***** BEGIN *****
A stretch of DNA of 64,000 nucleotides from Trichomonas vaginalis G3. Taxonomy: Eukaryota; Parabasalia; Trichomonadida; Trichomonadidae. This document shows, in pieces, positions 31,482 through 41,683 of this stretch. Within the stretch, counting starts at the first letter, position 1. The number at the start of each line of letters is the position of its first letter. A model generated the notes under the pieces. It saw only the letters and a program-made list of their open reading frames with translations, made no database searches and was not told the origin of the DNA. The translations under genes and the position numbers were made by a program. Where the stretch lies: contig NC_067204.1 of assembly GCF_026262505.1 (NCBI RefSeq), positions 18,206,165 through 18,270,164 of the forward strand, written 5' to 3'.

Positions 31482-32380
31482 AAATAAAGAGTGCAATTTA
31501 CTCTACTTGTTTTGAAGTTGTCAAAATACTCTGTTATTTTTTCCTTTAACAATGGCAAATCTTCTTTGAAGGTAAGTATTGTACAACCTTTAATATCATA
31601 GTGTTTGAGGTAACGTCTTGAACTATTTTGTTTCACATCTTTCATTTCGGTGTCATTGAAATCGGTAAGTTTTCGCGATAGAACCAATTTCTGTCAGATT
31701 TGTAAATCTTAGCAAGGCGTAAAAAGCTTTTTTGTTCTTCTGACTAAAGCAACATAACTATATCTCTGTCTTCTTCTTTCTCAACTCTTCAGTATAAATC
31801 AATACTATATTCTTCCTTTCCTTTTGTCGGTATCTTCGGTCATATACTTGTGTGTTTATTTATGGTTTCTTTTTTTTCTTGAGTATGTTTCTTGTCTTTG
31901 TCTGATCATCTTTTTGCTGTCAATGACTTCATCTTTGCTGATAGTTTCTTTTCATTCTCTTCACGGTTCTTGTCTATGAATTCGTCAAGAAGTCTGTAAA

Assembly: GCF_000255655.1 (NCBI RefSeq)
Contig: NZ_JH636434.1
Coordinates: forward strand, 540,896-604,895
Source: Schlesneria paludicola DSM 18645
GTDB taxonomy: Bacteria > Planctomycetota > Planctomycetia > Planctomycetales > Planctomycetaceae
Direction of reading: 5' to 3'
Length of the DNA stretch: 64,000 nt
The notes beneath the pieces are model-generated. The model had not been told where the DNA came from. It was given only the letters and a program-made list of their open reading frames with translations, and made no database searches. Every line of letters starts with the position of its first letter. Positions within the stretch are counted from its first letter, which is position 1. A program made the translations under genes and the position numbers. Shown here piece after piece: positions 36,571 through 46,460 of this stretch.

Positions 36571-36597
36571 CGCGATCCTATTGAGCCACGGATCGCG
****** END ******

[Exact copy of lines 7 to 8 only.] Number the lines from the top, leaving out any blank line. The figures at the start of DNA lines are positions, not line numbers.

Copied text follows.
31801 AATACTATATTCTTCCTTTCCTTTTGTCGGTATCTTCGGTCATATACTTGTGTGTTTATTTATGGTTTCTTTTTTTTCTTGAGTATGTTTCTTGTCTTTG
31901 TCTGATCATCTTTTTGCTGTCAATGACTTCATCTTTGCTGATAGTTTCTTTTCATTCTCTTCACGGTTCTTGTCTATGAATTCGTCAAGAAGTCTGTAAA